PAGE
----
The 3 Mistakes of My Life

‘The biggest selling English language novelist in India’s history’ says the cover of The 3 Mistakes of My Life, Chetan Bhagat’s new novel. In the Acknowledgments page he writes, ‘However, I don’t want to be India’s most admired writer. I just want to be India’s most loved writer.’ By ‘admired’ he meant ‘respected’ I think.
In the same page he starts off with ‘To Shinie Antony…’ and goes about listing all the people that helped him BUT he does not say what he wanted to say. It is just a list of people. Who is your editor Chetan?

I told myself that I will not start judging the book even before I read it. But I can’t help it.

I don’t want to talk about Bhagat’s writing skills. I am even willing to forgive the lapse on page 3 of the story. He will admit himself that his prose is not something to write home about. Let’s talk storytelling. His story is based in Ahmedabad. His characters talk like they are in Boston though. Where is the local flavor Chetan? Guys, even those that want to be seen as hip, don’t talk like ‘Sure, Ish could not make his dream of being in the Indian Cricket team real.’ I know, you mean ‘Ish could not realise his dream…’ If someone smashes my face, I will not ask ‘What’s wrong with you?’ I will punch him back or run away or at least scream my lungs off. But I definitely won’t inquire about my attacker’s state of mind.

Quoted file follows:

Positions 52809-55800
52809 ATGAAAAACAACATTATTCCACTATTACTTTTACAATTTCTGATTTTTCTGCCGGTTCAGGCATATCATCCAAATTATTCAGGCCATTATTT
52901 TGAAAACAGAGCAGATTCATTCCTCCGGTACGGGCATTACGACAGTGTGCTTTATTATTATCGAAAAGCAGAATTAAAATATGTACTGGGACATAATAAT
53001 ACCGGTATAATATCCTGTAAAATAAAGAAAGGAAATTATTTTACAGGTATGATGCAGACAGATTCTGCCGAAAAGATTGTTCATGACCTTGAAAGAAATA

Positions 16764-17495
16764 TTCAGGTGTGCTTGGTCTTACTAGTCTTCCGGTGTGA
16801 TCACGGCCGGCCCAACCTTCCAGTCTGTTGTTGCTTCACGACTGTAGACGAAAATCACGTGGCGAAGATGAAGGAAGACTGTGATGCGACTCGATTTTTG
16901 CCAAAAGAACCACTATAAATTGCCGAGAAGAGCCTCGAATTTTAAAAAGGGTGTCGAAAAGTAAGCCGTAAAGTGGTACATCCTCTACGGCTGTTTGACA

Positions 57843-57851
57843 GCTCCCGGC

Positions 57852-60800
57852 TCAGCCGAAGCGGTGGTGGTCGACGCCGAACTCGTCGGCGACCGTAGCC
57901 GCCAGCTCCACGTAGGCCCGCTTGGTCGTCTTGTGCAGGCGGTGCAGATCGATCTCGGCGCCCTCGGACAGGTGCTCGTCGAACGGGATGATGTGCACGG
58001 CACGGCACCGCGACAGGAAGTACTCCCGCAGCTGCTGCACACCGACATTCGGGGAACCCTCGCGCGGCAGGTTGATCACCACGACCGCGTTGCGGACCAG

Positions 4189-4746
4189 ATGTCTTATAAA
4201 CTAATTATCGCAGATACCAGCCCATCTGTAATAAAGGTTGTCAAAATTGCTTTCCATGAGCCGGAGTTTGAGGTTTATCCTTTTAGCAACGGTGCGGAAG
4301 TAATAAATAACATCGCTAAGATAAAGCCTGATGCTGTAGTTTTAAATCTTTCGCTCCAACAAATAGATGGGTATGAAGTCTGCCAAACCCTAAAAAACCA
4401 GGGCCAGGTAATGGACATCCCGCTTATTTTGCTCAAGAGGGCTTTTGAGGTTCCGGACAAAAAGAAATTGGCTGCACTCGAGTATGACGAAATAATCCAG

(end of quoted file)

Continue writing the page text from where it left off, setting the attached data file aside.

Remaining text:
Chetan don’t be carried away by Bollywood. You probably think it is a shrewd idea to package Cricket and Religion in a tale. It is probably clever, I don’t know, but to spin a tale, any tale, you need to get the basics write right. I want to identify with your characters. I don’t expect a Gujju boy to sound like a foul-mouthed, prepubescent American. I am sure Gujju boys use a lot more ‘behen chod’ or ‘madar chod’ than ‘fuck’. I hazard a guess that not many in that small town use ‘dude’. My point is that I could not see the old city in Ahmedabad. The net effect was that your characters lack life and depth. They sound like Bollywood characters.

So how does one bring the local, vernacular flavor to a tale written in English? Find key phrases, ideas… hooks that will instantly make your reader relate to your story. For example, if you wrote a story based in Chennai about the same characters. You are better off writing ‘Otha stop it da machan’ than ‘What the fuck! Stop it dude!’ That’s a crude example, but I hope you see my point.

Chetan you know what the three mistakes of your life are now? Don’t you?

I wonder, when an American critic picks up the novel, and spots the line on page 3 ‘We ran out the house’ what will she think about us Indian readers? All right it is a typo but dude, but what the fuck?

Here’s a review by The Mint. Taneesha, learn what a possessive pronoun is first before you write shit like “Its not when New York Times describes him as the biggest selling English language author…”
Long live mediocrity!

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